Flowers Gallery is pleased to present new works by Scottish artist Peter Howson. The exhibition of apocalyptic paintings and drawings takes its title from the mythical river Phlegethon, also known as the 'river of fire', which featured notably as a site of punishment in Dante's Divine Comedy.
Throughout his career, Howson has tackled the subject of human conflict and destruction, both in his role as a former official war artist, and in his observations of everyday struggles.
In this exhibition, Howson explores themes of prophecy, suffering and redemption, aligning his harrowing vision of contemporary crisis with a collision of references stemming from medieval literature, Renaissance poetry and 20th century science fiction.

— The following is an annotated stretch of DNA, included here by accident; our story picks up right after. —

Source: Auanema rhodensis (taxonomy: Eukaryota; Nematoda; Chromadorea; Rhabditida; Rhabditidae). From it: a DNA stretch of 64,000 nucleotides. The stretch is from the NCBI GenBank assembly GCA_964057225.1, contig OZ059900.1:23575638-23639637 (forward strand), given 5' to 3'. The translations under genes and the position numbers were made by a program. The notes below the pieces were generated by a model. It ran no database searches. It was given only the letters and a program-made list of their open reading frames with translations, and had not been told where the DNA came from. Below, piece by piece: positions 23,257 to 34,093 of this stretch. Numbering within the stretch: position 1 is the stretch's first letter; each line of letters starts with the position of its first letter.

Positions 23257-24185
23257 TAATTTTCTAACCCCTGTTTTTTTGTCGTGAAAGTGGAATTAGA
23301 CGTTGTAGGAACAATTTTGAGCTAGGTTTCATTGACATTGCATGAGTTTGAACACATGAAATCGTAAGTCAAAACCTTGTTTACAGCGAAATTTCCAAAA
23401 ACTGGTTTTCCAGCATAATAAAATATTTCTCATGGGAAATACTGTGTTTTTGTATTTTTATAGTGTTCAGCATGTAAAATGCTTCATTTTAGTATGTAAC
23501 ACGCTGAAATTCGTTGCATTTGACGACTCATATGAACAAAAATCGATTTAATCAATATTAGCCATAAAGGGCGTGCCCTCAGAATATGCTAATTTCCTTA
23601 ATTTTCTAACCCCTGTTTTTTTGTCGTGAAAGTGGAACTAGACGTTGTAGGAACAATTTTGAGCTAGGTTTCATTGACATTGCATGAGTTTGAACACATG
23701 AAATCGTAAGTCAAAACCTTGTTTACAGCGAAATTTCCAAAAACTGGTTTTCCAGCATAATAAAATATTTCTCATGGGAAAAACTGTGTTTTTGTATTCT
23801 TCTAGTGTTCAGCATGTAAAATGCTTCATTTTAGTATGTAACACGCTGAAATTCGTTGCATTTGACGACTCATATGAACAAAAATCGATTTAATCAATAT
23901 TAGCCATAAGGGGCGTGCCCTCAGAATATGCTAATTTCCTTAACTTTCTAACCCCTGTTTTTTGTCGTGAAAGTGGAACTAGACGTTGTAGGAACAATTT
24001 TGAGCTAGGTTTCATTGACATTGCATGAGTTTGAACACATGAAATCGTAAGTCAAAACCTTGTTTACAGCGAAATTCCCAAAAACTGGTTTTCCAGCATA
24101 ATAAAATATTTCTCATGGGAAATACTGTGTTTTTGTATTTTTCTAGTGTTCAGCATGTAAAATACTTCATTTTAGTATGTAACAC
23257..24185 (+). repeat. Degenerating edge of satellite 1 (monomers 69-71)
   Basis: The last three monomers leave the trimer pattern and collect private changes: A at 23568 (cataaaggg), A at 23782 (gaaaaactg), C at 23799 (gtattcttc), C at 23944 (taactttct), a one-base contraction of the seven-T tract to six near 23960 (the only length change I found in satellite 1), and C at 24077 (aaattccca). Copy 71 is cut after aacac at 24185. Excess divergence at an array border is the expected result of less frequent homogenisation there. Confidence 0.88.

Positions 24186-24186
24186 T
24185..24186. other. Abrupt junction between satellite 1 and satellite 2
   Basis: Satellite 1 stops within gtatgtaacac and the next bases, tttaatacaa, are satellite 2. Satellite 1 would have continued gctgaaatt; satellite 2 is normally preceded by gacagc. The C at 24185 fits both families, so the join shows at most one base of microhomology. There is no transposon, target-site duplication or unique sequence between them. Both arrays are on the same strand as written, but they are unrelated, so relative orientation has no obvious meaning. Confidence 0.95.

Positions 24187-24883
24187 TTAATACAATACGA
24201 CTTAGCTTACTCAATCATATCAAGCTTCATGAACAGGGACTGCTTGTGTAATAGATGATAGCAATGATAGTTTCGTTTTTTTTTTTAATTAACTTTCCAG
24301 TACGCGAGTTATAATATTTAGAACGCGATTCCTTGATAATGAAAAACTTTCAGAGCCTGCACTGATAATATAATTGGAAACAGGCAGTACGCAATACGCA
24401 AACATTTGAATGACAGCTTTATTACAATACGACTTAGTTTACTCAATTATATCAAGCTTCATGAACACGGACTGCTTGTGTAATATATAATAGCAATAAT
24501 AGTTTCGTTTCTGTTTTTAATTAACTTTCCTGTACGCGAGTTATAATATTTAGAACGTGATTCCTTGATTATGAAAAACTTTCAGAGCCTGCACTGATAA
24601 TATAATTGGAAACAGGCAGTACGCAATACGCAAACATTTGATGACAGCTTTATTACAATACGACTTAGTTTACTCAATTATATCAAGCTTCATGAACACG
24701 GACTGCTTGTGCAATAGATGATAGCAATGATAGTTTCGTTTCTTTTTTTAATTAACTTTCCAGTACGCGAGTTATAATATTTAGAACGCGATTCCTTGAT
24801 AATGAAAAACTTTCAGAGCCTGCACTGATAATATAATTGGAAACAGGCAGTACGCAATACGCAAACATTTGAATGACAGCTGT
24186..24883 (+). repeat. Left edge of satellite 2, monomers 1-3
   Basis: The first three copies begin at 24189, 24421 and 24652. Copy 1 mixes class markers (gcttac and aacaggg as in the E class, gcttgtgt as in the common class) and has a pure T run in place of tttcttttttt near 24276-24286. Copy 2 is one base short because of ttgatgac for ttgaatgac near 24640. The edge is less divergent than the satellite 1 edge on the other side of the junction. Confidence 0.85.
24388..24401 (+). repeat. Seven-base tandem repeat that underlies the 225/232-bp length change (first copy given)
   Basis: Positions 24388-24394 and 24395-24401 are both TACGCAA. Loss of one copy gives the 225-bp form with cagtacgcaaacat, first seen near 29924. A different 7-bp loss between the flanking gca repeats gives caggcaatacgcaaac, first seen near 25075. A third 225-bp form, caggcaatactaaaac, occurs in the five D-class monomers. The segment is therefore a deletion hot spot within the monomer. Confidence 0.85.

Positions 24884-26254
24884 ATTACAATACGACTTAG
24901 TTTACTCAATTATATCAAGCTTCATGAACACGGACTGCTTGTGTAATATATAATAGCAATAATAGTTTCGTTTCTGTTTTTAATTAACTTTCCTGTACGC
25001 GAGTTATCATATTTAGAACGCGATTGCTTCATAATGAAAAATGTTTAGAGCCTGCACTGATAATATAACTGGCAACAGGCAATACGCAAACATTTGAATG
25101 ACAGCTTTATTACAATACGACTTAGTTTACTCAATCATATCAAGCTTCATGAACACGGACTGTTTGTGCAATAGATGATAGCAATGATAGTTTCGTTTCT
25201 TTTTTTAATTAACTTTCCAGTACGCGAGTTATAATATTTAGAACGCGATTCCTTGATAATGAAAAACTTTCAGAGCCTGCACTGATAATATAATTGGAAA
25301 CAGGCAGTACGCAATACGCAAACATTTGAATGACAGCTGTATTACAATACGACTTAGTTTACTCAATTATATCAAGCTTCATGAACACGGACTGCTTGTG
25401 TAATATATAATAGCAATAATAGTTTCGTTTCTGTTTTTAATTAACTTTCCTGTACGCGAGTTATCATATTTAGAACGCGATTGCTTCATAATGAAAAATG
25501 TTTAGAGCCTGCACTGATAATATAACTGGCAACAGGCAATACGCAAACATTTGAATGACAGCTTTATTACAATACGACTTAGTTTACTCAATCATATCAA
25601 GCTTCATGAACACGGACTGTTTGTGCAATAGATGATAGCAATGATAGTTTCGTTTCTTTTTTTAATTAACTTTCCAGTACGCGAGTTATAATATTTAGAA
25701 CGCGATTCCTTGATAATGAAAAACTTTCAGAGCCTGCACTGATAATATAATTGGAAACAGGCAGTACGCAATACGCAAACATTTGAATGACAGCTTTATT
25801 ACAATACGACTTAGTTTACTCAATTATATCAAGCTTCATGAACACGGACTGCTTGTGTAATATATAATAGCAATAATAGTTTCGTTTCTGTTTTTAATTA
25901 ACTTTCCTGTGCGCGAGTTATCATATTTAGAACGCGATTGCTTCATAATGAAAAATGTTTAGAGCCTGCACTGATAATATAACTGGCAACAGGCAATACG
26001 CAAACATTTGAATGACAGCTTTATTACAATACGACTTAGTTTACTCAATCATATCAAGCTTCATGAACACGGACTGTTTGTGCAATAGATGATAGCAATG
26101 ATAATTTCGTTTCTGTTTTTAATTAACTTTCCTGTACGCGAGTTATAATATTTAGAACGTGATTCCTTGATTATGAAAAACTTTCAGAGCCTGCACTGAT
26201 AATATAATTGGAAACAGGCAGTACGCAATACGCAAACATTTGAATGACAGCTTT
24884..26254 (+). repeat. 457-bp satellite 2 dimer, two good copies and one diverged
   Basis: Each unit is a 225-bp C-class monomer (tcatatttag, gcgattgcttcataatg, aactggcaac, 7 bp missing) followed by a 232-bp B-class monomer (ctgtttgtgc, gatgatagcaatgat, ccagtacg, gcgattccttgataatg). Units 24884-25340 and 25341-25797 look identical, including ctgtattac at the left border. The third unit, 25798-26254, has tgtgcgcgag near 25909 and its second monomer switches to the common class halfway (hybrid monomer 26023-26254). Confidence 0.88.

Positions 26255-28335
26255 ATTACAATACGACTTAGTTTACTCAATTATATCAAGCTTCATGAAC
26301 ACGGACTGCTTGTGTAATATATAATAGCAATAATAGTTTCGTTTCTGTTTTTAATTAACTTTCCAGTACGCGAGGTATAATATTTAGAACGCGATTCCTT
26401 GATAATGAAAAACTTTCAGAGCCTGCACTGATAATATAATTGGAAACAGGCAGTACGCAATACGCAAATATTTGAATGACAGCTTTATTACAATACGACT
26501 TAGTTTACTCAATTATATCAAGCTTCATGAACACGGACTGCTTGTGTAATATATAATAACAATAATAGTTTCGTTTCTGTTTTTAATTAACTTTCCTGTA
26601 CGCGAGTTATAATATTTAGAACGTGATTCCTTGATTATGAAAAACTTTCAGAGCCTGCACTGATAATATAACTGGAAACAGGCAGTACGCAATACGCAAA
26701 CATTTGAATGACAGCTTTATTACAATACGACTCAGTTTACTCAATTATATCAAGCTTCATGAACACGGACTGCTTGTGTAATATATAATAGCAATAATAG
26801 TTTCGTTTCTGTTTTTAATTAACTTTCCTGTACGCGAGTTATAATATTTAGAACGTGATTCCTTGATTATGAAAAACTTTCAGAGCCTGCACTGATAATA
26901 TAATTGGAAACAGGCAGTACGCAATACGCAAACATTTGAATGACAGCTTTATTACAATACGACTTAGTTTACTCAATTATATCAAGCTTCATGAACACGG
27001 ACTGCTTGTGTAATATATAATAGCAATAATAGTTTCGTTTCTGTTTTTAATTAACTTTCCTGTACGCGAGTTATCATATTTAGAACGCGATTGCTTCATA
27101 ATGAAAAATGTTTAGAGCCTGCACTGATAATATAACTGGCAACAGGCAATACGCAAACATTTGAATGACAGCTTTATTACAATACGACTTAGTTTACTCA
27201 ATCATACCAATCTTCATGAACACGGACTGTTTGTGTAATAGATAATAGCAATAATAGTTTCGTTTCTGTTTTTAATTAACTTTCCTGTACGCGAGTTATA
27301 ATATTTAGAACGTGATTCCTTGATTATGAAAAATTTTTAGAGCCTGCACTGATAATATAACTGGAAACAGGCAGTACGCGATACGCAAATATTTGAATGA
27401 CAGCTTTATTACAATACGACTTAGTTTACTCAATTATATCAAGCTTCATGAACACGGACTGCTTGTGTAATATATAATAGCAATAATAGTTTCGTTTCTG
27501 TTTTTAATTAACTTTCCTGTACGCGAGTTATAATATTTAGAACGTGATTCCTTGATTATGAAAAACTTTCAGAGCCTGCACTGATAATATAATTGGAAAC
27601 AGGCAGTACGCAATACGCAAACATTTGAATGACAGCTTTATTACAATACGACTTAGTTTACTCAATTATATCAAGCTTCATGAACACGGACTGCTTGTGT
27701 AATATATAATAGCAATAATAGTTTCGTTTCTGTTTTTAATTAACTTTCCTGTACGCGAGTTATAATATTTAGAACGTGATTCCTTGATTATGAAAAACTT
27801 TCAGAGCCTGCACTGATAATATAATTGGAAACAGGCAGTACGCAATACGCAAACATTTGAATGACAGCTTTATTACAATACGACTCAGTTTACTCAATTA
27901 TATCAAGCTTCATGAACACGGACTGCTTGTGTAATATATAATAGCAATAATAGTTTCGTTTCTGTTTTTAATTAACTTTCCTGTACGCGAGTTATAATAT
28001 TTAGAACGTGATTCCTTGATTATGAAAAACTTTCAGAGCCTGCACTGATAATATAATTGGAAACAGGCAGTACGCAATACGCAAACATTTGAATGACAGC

Howson's epic scenes seethe with figures, often linked together by wire-like tendrils entangling the turbulent mass of limbs. Amongst narrative allusions to political events of our times, suggested by images of national flags, angry mobs, war and technology, Howson introduces symbolic motifs to address enduring questions of faith and spirituality. Texts engraved in pub signs and placards often provide wayfinders to navigate the images, such as the reference to John Donne's Holy Sonnets embedded in the sign 'La Corona' or the memento mori message of 'The Passing Bell', suggesting a meditation on mortality and impermanence.